President Joe Biden certainly can’t be happy with what the Supreme Court has done recently, but it’s very possible the high court isn’t done upsetting him.
The latest blow to Biden came late last week when the high court struck down the president’s plan to cancel as much as $20,000 in federal student loan debt for some borrowers. Now, they could be after his plans to increase taxes on the rich.
There are many cases that the Supreme Court will hear in its fall term that would be considered major. That includes one dealing with the power of federal agencies and another on gun rights.
But, the one that might pique Biden’s interest the most is Moore v. United States. The case deals with whether the Biden administration can impose a wealth tax, which is something that the president has repeatedly pushed for.
During the State of the Union address he gave before the House of Representatives this past February, Biden said:
“Reward work, not just wealth. Pass my proposal for a billionaire minimum tax, because no billionaire should pay a lower tax rate than a school teacher or a firefighter.”
Following that speech, Biden proposed instituting an annual tax of 25% on all gains to an individual’s wealth that exceeded $100 million for that given year. That would include any unrealized capital gains, which right now aren’t considered taxable.
According to the White House, this new proposed tax would apply only to the country’s top 0.01% of earners.
Even without the Supreme Court case about this wealth tax looming on the horizon, Biden would have an uphill battle getting his proposal through Congress. With the GOP in control of the House, he’s unlikely to garner enough support for the bill.
Yet, the case before the high court is extremely important, as it could determine whether such a wealth tax would be considered unconstitutional. If the Supreme Court strikes it down, then it would prevent Biden from, say, re-introducing the proposal if he wins re-election in 2024 and Democrats are able to gain control of both the House and the Senate.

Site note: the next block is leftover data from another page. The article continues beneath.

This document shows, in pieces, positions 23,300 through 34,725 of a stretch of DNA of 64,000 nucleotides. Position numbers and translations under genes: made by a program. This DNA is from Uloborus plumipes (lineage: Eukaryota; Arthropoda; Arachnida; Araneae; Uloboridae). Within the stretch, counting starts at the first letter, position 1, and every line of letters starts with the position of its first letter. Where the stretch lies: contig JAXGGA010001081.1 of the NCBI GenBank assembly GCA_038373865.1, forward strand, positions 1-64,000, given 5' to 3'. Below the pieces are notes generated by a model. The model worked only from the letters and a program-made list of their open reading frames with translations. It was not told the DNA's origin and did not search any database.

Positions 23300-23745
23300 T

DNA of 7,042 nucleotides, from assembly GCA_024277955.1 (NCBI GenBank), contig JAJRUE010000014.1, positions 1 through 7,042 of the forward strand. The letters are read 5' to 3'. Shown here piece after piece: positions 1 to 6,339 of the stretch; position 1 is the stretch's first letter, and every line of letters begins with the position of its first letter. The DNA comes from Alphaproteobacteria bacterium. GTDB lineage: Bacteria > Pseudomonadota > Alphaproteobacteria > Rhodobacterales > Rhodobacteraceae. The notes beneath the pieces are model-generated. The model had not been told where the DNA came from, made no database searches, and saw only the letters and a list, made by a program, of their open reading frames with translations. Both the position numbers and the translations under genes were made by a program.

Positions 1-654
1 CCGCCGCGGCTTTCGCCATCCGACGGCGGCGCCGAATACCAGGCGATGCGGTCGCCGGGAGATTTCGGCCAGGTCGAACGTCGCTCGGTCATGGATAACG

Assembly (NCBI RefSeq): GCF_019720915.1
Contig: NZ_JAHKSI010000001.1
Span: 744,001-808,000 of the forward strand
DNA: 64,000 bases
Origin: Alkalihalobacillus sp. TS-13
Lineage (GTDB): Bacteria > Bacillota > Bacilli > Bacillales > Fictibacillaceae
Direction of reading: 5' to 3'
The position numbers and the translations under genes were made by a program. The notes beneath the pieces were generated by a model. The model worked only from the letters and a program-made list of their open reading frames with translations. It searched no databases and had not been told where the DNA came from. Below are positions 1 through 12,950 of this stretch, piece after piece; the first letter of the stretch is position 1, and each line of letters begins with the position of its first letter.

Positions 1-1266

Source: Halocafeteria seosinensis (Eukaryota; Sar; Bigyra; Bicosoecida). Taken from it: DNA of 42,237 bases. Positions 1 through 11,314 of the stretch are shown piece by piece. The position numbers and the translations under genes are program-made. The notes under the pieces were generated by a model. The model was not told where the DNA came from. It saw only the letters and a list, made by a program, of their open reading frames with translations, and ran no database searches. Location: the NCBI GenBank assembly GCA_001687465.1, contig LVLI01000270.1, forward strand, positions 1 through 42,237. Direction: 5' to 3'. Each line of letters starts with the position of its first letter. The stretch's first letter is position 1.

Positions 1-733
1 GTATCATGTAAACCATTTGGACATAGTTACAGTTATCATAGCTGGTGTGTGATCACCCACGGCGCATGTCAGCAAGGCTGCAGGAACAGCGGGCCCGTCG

The case in question revolves around similar taxation issues as well as what the definition of “income” is.
The plaintiffs in the case, Charles and Kathleen Moore from the state of Washington, made a roughly $40,000 investment in 2005 into a company based in India. They didn’t receive any payments from the company for that investment, despite the fact that the company turned a profit in every year since.
Based on the tax reform law that went into effect in 2017, the Moores discovered they would have to pay a repatriation tax that amounted to $14,729. The couple paid what they were told they owed, and then subsequently sued to get a refund.
They said the tax violated the apportionment clause of the Constitution.
The outcome of the Moore case will go a long way in determining whether Biden and Democrats even have a right to institute a wealth tax. If the Supreme Court doesn’t rule in liberals’ favor, it’ll serve as yet another reason why Democrats will call for packing the court.